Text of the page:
NCRG Honors Wendy Slustke With The 2011 Scientific Achievement Award

The National Center for Responsible Gaming (NCRG) has named Wendy S. Slutske, Ph.D., professor in the department of psychological sciences at the University of Missouri-Columbia, the recipient of the 2011 Scientific Achievement Award in recognition of her contributions to the field of research on gambling disorders. The award was presented at a luncheon today The Sands Expo and Convention Center at The Venetian in Las Vegas, Nev., during the 12th annual NCRG Conference on Gambling and Addiction.

Dr. Slutske’s work on the landmark all-male Vietnam Era Twin Study demonstrated that there are shared genetic factors that contribute to the risk for gambling disorders, alcohol use disorders and antisocial behavior. When she replicated these findings to include women, she was the first to demonstrate that the “genetic architecture” for gambling disorders is similar in men and women.

Dr. Slutske’s work has extended beyond behavioral genetics. Her analysis of large epidemiological studies has led to the ground-breaking finding that gambling disorders are episodic rather than chronic. Her research, conducted in the United States and Australia, demonstrated low treatment-seeking for and high rates of natural recovery from gambling disorders. Her recent work also has revealed that a large number of people who recovered from gambling disorders were able to continue to gamble without symptoms of pathological gambling.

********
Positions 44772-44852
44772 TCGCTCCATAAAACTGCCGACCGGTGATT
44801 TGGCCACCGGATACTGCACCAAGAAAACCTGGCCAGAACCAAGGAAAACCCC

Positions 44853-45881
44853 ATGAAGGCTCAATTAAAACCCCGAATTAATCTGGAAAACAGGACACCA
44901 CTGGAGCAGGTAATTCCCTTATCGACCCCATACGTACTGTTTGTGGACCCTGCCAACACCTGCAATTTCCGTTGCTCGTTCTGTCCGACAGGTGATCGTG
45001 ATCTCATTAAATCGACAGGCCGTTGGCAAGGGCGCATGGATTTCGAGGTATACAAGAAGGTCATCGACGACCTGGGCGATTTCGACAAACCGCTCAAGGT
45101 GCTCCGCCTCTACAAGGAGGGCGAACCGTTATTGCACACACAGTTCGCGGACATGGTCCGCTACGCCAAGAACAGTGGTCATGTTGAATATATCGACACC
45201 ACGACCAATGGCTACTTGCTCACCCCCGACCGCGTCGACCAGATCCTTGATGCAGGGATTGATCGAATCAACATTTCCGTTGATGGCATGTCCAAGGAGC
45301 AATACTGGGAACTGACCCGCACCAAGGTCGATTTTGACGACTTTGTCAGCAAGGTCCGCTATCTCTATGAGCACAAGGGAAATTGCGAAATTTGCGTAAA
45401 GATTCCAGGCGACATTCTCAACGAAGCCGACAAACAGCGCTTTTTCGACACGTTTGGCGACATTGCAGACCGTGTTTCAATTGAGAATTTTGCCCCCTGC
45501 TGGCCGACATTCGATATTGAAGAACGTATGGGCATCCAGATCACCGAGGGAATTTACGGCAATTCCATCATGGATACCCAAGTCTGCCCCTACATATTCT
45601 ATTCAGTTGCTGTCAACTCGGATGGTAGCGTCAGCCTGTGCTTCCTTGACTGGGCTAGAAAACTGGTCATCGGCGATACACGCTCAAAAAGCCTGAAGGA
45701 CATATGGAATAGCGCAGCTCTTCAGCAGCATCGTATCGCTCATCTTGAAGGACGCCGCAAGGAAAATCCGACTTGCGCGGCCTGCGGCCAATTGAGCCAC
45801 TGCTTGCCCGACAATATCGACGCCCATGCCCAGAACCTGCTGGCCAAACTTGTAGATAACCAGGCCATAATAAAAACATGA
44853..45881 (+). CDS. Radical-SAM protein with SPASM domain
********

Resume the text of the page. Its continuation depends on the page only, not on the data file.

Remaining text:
Dr. Slutske has published more than 100 articles in highly-cited, peer-reviewed journals. Her research has been supported by the National Institute on Alcohol Abuse and Alcoholism, the National Institute of Mental Health and the National Institute on Drug Abuse. She is the recipient of numerous awards including the Gold Chalk Award for Excellence in Graduate Education at the University of Missouri-Columbia.

Recipients of the Scientific Achievement Award are selected by an independent committee of distinguished leaders in the field of addictions and gambling research. Members of the 2011 committee include Tammy Chung, Ph.D., associate professor of psychiatry, University of Pittsburgh; Robert Ladouceur, Ph.D., professor emeritus of psychology, Laval University; Craig Nagoshi, Ph.D., associate professor of psychology, Arizona State University; Marc N. Potenza, M.D., professor of psychiatry, Yale University School of Medicine; and Katherine Spilde, Ph.D., M.B.A., chair of the Sycuan Institute on Tribal Gaming and associate professor, San Diego State University.

To view past recipients of the NCRG’s Scientific Achievement Award, visit theNCRG website.

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